I was curious about what was going on with this calf but didn't have the opportunity to explore it further. I took out my cell phone and recorded this short video so that I could review it later:
After watching, if you want to reset the video to the beginning without replaying it, double click the replay button in the lower left corner of the video player after the clip has finished running.
Back home, I sent the video clip to Dr. Sheila McGuirk at the University of Wisconsin-Madison, School of Veterinary Medicine, to see what she thought about the calf's condition, and possible reasons for its breathing pattern. Assuming the calf had a difficult birth that required assistance, Dr. McGuirk suggested several reasons for the calf's respiratory effort, resulting from a hard pull.
- fractured rib
- pneumothorax (air around lung) caused by rib fracture/punctured lung - can lead to collapsed lung
- blood in the thorax
- diaphragm injury - rupture or tear
These conditions result from trauma in the chest and lungs. The pain associated with major chest trauma can make breathing difficult and may compromise ventilation.
Timing can also be a factor. Dr. David Wolfgang at the Penn State University, Department of Veterinary and Biomedical Sciences, points out that if the calf is pulled too quickly it may miss out on important physical and hormonal stimulation. Uterine contractions and hormones associated with birth help prepare the lungs and get them ready for a life outside the uterus, centered on breathing air. If the lungs are not activated properly, this can result in reduced lung capacity at birth, making it difficult for the calf to fully inflate its lungs.
Patience during the birth process and judicious assistance according to the cow's schedule -- not the clock -- can help reduce the likelihood or severity of trauma and injury. This also applies to that critical time right after the calf is born. If there is concern about fluids in the calf's airways, it's best to lay the calf on its side on an elevated surface such as a bale, bag or elevated platform so you can drape the head and neck into a lower position for gravitational draining. Suspending or hanging the calf for drainage pushes all the abdominal organs against the diaphragm and compresses the chest. This puts a lot of unnecessary stress on the calf, especially if it has an injury, and increases blood cortisol -- or stress hormone.
Other possible causes of this breathing behavior include
vitamin E/Se deficiency
- The first type is meconium aspiration which can occur during birth. Meconium is the first feces passed by a newborn and can be excreted into the amniotic fluid during birth, often during stress. The calf may aspirate some of this mixture during birth or while still covered with amniotic fluid after birth. Meconium aspiration can cause breathing difficulties due to swelling (inflammation) in the lungs and may lead to pneumothorax. It is unclear how meconium triggers this inflammatory response; however, bile and liver enzymes have been suggested as possible causes.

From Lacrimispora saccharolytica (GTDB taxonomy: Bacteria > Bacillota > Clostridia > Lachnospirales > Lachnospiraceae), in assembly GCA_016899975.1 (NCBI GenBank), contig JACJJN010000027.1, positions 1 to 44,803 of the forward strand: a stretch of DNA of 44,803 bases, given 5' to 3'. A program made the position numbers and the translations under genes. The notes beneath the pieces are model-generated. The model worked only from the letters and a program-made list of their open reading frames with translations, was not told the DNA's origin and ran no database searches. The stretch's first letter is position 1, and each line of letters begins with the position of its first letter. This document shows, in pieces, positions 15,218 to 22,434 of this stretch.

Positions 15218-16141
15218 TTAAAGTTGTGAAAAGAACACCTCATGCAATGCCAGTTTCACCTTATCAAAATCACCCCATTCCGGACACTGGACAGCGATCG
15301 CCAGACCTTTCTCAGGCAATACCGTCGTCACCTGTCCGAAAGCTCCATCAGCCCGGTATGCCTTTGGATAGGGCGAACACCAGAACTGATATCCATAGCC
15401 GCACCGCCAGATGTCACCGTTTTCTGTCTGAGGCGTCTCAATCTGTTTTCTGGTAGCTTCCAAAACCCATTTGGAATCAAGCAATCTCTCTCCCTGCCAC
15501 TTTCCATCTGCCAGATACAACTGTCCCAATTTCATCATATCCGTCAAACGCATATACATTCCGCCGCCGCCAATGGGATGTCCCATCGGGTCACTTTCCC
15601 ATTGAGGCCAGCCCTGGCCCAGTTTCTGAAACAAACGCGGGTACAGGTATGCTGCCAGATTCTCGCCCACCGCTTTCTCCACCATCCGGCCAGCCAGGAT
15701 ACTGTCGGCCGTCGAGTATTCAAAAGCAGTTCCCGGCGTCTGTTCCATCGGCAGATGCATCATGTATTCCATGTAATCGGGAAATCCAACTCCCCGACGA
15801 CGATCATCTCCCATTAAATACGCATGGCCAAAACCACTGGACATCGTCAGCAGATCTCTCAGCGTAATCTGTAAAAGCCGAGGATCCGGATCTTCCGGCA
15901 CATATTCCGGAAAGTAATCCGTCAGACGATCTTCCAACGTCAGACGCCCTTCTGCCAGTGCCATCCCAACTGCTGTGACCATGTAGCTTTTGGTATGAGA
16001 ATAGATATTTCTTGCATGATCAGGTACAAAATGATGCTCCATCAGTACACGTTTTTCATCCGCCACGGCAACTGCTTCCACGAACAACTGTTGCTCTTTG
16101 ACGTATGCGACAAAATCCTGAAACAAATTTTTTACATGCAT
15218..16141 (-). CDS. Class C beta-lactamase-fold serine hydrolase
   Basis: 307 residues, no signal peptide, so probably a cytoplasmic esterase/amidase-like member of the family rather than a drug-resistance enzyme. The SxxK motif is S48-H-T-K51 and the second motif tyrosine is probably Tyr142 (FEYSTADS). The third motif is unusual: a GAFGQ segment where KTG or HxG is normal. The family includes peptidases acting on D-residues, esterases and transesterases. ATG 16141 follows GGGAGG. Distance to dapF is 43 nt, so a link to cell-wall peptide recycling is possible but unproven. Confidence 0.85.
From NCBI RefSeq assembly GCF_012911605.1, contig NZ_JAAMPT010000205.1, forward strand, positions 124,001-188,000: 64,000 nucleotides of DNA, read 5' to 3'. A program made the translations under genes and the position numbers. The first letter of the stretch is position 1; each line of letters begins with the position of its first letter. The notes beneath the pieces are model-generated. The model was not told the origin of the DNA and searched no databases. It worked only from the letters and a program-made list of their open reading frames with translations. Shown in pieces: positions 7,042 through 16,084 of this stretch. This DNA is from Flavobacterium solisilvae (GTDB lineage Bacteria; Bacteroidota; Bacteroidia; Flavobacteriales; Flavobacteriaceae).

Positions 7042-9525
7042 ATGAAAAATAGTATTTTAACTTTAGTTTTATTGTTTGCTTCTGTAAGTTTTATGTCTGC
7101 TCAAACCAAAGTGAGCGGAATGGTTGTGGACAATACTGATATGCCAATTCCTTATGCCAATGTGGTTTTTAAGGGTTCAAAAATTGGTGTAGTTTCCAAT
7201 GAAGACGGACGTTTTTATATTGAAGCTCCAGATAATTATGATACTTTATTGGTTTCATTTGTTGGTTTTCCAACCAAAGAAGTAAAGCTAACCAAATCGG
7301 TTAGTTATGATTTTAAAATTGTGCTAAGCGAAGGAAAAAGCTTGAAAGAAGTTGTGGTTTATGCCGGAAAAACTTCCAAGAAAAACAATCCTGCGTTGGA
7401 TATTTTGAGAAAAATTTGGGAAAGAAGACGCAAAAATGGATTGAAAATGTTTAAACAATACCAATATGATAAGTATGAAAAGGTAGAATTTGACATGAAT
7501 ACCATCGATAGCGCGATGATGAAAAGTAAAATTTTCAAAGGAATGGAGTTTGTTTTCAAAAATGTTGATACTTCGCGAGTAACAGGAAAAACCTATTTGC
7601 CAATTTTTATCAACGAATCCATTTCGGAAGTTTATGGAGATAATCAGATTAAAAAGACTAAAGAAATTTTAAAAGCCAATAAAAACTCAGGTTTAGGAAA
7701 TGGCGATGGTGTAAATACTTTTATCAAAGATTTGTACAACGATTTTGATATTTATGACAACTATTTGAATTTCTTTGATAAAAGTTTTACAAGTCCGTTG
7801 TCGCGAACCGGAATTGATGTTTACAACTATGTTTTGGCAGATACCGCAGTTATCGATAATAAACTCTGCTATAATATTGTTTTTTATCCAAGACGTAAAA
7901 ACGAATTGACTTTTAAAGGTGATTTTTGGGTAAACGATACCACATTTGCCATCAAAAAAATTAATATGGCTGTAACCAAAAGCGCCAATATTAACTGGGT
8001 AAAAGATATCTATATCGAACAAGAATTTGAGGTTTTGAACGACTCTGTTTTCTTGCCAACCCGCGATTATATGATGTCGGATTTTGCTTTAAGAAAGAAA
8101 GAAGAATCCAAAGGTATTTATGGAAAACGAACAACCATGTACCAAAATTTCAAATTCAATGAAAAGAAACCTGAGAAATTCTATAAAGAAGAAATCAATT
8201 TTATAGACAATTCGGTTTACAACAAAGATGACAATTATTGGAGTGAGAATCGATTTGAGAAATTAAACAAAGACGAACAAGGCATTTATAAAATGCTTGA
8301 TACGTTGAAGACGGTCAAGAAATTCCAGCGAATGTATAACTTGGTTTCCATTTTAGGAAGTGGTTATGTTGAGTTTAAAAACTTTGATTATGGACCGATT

- A second type of aspiration pneumonia is from colostrum administration, typically from improper placement of an esophageal feeding tube.
- Dr. McGuirk also noted that every now and then, calves with a deficiency of vitamin E/Se can show a nutritional myopathy, or muscle disorder, which can affect the diaphragm, resulting in a rapid, shallow breathing effort.
Treating the calf. Perhaps the most important thing you can do for this calf is to treat it with a lot of tender loving care, TLC. That may not sound very interesting or innovative, but it can go a long way to helping the calf get through the first few days of life. Even nursing can be a challenge. Trying to take deep breaths or hold its breath while suckling and swallowing can be painful and quickly discouraging. Gently helping the calf to its feet and hand feeding with a bottle and nipple as many as six times/day may be needed to ensure adequate nutrient intake. Providing a heat lamp or calf blanket to keep the calf warm and comfortable can also help reduce stress. If things go as planned, the calf should be ready to be on its own in about 3-5 days.
You may be tempted to treat this calf with a product like Banamine (flunixin meglumine) in an attempt to make the calf more comfortable. This medication is a nonsteroidal anti-inflammatory drug (NSAID) and is mostly used to reduce fever and inflammation. In this instance, though, you may want to steer clear. NSAIDs have been associated with inhibition of platelet aggregation, or blood clotting, which is not something you want to happen to an animal that may have an internal bleeding problem.
If you are uncertain about what to do or you feel the calf has a serious injury that may require veterinary assistance, it's better to act sooner rather than later. This can increase the calf's chance of survival.
University of Wisconsin-Madison, School of Veterinary Medicine: http://www.vetmed.wisc.edu
Veterinary and Biomedical Sciences, Penn State University: http://vbs.psu.edu